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Enjoying the Wildlife of South Florida

August 21, 2009 By Doug in Miami: Travel News  | 4 Comments


Last week I wrote about hurricanes and the week before, it was pythons taking over the Everglades.  Needless, to say, some readers were spooked, so this week I thought I would take on a subject nearer and dearer to our collective hearts: the abundance of cute creatures that call South Florida home.

There are few places in the country that allow you to get so up close and personal with nature’s creatures as you can in our little corner of the world.

Where else can you watch a pack of raccoons in broad daylight raiding the garbage cans of your favorite neighborhood park?  In what other locale in the continental US can you spot a lizard of prehistoric proportions clinging to a tropical tree? Or iguanas, belly-flopping into a canal, while Jesus Christ lizards scamper for cover? How about wild monkeys swinging through the treetops, with a high-rise condo-scape just behind them? South Florida’s abundance of exotic wildlife makes it one of the most interesting places in this hemisphere for zoologists and herpetologists. 

The state, on many levels, is an untamed jungle paradise, and the ever-increasing encroachment by humans has brought these animal populations into our daily lives.

If you don’t have the time to catch the animals frolicking in their natural habitats, here are a few sure-fire places where you can enjoy them when your time is budgeted.



Owned by the Miami-Dade County Park and Recreation, Department, the sprawling, 740-acre Miami Metrozoo (12400 SW 152 St, Miami, FL 33177, 305-251-0400) features over 80 exhibits throughout its tropically-landscaped grounds.  With over 1200 animals and 48 endangered species, it will keep you busy.  Its 3 miles of walkways will lead you past notable collections such as the Wings of Asia aviary, with its 70 species of birds; Dr. Wilde’s World, which houses 10,000-15,000 honeybees;  and Amazon and Beyond, opened in late 2008, which contains 27 acres devoted to the flora and fauna of South America.  In the trees, be sure to look for the hundreds of orchids, cared for by Easter Airlines Orchid Society.

Admission at the time of this writing is $15.95 for adults (over 13) and $11.95 for children (3-12), and discounts are offered for groups of 10 and above.  You can save $1 per ticket off your admission by printing your tickets online through their website.  The grounds are open year round from 9:30 am to 5:30 pm and the gates close at 4 pm, so be sure to arrive early so you can enjoy the full experience.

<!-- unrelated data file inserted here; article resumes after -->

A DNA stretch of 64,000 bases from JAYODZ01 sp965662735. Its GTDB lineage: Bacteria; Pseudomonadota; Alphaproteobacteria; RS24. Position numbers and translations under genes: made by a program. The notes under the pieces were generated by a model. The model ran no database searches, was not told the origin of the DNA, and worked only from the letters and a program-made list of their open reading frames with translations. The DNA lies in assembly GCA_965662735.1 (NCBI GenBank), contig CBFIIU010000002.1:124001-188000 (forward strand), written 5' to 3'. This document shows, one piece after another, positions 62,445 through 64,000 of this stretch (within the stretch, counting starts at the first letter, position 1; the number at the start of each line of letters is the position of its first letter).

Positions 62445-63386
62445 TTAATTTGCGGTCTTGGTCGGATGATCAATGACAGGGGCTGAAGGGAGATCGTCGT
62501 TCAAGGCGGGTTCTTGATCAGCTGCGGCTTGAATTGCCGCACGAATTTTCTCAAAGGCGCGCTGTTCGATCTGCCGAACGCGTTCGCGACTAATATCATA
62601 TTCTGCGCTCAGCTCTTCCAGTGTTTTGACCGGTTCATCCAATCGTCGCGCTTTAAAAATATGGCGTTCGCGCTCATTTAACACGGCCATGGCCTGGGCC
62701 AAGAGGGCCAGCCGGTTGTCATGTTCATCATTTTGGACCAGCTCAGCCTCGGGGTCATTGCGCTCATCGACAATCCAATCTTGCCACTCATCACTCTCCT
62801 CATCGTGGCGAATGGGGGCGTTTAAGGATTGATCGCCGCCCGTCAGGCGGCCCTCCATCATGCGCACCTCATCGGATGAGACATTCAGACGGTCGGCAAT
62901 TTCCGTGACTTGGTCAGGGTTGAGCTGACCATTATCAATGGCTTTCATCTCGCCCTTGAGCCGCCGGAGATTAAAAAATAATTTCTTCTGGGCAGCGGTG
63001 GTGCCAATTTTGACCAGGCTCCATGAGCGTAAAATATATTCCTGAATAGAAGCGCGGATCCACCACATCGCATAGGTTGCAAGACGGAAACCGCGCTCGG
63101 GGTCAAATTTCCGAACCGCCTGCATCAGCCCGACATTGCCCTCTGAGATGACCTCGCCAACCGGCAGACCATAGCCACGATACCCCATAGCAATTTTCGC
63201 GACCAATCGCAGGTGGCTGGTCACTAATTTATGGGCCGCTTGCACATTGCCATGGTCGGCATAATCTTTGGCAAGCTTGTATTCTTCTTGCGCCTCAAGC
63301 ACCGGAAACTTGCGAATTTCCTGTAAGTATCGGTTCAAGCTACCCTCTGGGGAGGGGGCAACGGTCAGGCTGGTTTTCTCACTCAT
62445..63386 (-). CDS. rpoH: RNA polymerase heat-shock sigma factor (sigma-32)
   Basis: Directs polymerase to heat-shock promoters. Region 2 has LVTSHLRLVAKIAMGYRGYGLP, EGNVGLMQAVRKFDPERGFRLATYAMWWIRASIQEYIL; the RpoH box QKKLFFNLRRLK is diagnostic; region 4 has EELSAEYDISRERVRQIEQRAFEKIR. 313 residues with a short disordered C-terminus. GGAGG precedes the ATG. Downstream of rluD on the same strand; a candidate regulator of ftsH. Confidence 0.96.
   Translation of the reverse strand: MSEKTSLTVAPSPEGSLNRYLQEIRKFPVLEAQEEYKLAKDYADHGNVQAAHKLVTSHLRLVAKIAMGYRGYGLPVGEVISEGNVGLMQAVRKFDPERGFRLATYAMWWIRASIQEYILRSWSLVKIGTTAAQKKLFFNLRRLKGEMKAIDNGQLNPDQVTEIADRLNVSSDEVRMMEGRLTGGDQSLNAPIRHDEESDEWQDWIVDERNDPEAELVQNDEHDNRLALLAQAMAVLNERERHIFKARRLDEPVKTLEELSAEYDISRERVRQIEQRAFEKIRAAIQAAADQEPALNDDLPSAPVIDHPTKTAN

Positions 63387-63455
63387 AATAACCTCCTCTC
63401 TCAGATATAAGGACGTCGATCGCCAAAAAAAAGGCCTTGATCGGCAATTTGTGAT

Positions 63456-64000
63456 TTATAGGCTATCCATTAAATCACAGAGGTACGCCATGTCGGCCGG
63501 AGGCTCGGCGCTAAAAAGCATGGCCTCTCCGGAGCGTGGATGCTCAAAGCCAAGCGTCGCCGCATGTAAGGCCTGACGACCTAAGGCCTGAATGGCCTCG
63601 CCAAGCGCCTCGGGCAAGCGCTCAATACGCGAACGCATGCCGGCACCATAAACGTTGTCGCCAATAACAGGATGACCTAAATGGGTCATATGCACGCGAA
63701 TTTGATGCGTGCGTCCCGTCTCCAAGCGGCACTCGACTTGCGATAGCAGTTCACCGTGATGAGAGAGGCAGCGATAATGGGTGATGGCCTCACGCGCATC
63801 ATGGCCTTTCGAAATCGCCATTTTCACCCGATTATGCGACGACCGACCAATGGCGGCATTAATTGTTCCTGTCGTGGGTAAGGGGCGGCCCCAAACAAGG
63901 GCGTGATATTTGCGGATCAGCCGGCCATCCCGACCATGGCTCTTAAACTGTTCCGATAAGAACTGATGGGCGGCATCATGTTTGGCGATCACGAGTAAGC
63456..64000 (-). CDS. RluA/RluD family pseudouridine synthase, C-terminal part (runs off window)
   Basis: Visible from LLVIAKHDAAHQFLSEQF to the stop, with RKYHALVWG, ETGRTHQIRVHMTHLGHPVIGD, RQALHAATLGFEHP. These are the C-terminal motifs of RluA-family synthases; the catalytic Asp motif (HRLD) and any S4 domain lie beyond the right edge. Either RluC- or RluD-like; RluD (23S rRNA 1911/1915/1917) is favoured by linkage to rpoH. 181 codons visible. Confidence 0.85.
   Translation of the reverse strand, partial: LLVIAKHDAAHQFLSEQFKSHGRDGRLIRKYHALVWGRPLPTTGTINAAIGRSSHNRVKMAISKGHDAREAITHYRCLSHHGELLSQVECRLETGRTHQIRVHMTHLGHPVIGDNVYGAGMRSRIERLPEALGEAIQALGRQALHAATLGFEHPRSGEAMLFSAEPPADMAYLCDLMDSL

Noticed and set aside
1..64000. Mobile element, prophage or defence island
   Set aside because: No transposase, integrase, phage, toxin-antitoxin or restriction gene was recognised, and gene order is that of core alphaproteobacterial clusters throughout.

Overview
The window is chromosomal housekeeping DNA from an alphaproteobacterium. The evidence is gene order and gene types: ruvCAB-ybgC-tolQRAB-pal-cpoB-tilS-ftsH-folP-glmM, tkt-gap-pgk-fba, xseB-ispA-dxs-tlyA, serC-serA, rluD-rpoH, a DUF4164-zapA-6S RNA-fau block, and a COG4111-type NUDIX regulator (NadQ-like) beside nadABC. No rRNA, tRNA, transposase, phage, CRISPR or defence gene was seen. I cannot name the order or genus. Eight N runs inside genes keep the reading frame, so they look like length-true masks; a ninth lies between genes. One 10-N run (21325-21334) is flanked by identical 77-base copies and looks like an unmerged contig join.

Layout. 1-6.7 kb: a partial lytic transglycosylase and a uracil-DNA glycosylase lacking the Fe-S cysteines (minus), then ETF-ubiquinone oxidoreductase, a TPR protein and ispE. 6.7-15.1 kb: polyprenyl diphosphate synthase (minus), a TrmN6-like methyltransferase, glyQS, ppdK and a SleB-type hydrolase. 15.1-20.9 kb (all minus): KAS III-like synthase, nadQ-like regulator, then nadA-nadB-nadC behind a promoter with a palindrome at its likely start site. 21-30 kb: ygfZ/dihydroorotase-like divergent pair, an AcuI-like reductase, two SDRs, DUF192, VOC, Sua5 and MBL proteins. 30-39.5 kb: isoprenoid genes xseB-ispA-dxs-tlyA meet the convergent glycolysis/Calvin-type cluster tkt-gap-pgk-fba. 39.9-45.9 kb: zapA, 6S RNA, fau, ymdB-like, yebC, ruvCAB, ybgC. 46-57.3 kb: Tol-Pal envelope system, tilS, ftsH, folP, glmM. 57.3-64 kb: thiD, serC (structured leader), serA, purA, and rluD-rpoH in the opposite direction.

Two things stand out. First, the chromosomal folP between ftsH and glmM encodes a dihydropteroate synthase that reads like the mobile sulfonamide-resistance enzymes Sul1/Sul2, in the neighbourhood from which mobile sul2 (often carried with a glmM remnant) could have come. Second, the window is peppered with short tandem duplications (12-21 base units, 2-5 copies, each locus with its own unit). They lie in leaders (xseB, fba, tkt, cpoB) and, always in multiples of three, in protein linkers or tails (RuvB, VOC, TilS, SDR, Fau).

Back in the 1950’s, Florida was a sea of kitsch, with roadside attractions catering to traveling families on summer vacations.  The advent of Disneyworld in the 1970s caused most of these mom and pop operations to falter and eventually close up shop, and they are presently an all-but-forgotten facet of life.

One of the few survivors is Monkey Jungle (14805 SW 216th St. Miami, FL 33170, 305-235-1611) a 30-acre park first established in 1933, “where the humans are caged and the monkeys run wild.”

Upon arrival, you’ll pass through a gift shop where you can purchase your hefty tickets ($29.99 for adults and $23.99 for children aged 3-9; children under 3 are free), and then unto mesh-covered walkways, where you can observe several species of simians swinging through the trees and doing what monkeys do in a semi-natural tropical rainforest setting.

One of the most enjoyable aspects of a visit to Monkey Jungle is that you can purchase peanut and dried-fruit treats for a nominal fee near the entrance, and place them in little hanging baskets located along the walkways.  The savvy monkeys will pull the baskets up to retrieve their contents and clang them for more when they’re done.  As you sit back and watch them interact with one another, you’ll realize that we humans are not so different in our ways.